A meditation-based therapy known as ‘mindfulness’ training can improve attention skills in incarcerated youth and increase self-control over emotions and actions, research shows.
The recent study is the first to show that mindfulness training can be used in combination with cognitive behavioral therapy to protect attentional functioning in high-risk incarcerated youth.
Researchers followed 267 incarcerated males, ages 16 to 18, over a four-month period. They found that participation in an intervention that combined cognitive behavioral therapy with mindfulness training (or “CBT/MT”), called Power Source, had a protective effect on youths’ attentional capacity. This research, published in the journal Frontiers in Psychology, is the largest controlled study of mindfulness training for youth to date.
“The CBT/MT approach responds to the significant childhood psychosocial hardships that most incarcerated youths have experienced, including exposure to violence, poverty, and physical, and emotional abuse by caregivers,” explains principal investigator Noelle R. Leonard, a Senior Research Scientist at the New York University College of Nursing.
“These experiences impair cognitive control processes, such as attention regulation, which is vital for the self-regulation of feelings and actions. The antisocial behavior prevalent among youthful offenders is the result of an ongoing interplay between this psychosocial adversity and deficits in cognitive control processes, particularly attention.”
Improving attention can lead to better self-control. Reflecting on the impact of the intervention, one study participant stated, “Just yesterday. Got into an altercation with a guy in the kitchen. Guy says, ‘We’re gonna fight.’ At first thought, my initial response was to fight. Then I thought about the consequences—I’d lose my job [in the prison kitchen], don’t want to go to court and don’t want to hear the judge mouth about my fights.” Attention to the goal of staying out of trouble allowed this participant to consider an alternative to fighting.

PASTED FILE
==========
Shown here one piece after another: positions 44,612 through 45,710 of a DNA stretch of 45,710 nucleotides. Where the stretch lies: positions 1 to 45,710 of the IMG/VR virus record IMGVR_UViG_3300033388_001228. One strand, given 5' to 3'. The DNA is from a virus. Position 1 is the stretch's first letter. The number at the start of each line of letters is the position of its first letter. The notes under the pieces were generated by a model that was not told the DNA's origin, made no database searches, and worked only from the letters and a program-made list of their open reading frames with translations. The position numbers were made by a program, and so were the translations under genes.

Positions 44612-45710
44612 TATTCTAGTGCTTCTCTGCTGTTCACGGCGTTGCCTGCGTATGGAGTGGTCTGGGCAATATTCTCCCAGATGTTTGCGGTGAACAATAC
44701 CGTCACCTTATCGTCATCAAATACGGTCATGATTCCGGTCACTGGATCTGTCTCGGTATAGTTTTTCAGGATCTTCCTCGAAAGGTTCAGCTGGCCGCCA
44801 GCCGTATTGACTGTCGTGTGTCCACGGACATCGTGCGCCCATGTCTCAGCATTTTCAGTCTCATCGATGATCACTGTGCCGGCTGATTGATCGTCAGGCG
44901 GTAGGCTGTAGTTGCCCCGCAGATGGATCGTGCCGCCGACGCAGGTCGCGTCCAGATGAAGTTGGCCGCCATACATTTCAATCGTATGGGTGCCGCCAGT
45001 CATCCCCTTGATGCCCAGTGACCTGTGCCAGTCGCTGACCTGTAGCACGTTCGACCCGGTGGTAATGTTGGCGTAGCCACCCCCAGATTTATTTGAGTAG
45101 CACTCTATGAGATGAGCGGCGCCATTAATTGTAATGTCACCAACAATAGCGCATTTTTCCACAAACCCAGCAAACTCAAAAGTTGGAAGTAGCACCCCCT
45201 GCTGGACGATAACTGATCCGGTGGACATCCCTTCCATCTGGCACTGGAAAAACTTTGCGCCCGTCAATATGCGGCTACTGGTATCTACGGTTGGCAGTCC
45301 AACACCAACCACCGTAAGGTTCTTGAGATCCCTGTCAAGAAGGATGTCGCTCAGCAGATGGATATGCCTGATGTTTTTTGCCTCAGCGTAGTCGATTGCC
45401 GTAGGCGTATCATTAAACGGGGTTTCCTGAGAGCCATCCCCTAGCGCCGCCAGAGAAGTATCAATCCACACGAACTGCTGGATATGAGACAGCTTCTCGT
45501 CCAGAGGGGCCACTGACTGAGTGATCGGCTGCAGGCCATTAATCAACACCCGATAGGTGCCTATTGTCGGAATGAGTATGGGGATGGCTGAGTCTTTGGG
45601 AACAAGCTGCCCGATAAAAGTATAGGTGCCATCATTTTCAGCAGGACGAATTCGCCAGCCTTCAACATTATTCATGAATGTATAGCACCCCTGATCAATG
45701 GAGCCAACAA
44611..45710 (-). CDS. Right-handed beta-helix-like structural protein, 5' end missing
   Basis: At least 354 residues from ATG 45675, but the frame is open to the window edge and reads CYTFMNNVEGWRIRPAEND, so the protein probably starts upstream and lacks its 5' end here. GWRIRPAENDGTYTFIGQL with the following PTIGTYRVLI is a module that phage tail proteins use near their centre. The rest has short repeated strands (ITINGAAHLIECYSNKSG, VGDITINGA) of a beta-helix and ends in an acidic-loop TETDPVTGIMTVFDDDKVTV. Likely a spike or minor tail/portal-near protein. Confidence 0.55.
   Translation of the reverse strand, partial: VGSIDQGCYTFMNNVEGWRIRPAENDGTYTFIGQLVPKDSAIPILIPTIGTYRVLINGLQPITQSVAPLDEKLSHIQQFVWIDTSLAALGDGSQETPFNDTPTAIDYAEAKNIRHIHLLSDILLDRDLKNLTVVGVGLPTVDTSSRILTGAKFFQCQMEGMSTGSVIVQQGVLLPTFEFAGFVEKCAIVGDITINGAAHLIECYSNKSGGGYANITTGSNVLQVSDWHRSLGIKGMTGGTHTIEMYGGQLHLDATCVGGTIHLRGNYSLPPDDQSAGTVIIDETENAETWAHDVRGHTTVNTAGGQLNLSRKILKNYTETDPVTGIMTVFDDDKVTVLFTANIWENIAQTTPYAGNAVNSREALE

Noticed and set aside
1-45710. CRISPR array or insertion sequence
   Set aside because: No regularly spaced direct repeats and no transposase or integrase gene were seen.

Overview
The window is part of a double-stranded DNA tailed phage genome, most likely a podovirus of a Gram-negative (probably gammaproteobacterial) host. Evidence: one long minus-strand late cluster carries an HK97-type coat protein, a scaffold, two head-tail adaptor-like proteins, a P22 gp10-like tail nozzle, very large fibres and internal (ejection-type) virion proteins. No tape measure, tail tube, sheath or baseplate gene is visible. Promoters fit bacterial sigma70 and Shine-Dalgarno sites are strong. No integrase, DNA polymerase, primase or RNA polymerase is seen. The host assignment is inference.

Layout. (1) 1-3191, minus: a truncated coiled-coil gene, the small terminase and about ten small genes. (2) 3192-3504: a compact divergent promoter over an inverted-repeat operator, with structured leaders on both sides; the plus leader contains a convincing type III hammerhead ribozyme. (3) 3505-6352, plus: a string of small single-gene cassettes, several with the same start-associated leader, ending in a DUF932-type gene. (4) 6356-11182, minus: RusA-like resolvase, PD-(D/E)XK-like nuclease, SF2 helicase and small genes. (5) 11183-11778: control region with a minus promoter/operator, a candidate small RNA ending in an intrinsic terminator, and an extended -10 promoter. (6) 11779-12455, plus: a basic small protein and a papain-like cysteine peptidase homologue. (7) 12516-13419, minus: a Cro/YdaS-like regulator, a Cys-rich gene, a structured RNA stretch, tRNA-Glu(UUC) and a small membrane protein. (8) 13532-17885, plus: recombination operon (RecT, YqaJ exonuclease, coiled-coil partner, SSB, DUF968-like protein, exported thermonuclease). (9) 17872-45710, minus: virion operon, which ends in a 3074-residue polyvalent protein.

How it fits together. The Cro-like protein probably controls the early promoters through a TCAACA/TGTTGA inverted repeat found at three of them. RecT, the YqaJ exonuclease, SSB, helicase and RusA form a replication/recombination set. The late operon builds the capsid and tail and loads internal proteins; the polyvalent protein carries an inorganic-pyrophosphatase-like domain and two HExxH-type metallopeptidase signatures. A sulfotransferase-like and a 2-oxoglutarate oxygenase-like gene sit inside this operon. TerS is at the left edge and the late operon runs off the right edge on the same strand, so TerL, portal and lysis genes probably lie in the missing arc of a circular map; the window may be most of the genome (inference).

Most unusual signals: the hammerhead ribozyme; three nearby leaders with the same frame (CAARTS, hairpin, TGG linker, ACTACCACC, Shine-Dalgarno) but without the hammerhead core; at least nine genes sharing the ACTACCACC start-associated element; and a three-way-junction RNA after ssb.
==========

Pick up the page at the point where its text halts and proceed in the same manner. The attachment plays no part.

Why it works
“Mindfulness meditation can be seen as involving two components: self-regulation of attention and non-judgmental awareness,” says Leonard. “The practice involves training youth to attend to something as simple as the sensations associated with breathing. While our minds will invariably wander to other thoughts or get distracted by things in the environment, by repeatedly returning attention back to the breath in a non-judgmental way, we are building attentional capacity to interrupt the cycle of automatic and reactive thoughts.”
The mindfulness training is complemented by exercises that focus on taking responsibility for offending behavior and increasing motivation for engaging in non-violent, pro-social behaviors. “Although we don’t have direct evidence for this yet, we hypothesize that this repeated practice can translate into maintaining a focus on pro-social or non-violent goals in the course of youths’ daily lives, amidst the harsh conditions of incarceration or in the context of anti-social peers” adds Leonard.
“Mindfulness training helps youth consider more adaptive alternatives,” added Bethany Casarjian of the Lionheart Foundation, who developed the Power Source intervention and co-authored the study. “It creates a gap between triggers for offending behavior and their responses. They learn to not immediately act out on impulse, but to pause and consider the consequences of a potential offending and high risk behavior.”